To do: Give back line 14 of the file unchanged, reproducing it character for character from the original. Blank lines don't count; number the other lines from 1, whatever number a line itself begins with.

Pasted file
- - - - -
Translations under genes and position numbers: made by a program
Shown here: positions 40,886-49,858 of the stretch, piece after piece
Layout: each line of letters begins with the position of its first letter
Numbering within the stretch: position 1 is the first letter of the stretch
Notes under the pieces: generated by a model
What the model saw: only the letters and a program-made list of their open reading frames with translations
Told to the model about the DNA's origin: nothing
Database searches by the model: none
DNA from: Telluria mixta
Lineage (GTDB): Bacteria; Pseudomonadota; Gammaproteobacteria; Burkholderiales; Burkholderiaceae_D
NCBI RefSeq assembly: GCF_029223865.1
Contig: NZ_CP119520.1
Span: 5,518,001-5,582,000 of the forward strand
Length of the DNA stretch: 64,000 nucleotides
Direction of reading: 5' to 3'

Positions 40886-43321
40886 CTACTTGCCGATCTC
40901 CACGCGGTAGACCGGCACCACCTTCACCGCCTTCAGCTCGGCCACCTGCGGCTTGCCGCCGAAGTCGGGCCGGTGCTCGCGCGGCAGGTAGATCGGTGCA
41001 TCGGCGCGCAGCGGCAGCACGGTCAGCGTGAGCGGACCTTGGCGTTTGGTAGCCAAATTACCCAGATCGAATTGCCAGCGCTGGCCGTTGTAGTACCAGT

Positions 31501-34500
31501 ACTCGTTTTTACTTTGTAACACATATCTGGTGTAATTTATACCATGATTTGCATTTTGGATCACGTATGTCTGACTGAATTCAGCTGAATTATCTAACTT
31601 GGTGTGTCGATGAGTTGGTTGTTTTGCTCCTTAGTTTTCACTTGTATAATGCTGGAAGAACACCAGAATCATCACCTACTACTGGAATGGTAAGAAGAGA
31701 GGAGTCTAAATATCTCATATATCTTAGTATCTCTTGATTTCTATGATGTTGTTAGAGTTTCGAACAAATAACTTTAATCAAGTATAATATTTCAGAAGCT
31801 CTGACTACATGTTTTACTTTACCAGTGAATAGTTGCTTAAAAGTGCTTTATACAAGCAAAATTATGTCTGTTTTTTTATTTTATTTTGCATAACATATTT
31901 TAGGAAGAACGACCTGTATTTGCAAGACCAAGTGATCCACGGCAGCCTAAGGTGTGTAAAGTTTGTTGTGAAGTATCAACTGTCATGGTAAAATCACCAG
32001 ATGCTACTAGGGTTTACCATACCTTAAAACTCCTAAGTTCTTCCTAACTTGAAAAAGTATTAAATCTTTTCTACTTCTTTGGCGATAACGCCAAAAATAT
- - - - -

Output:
Length of the DNA stretch: 64,000 nucleotides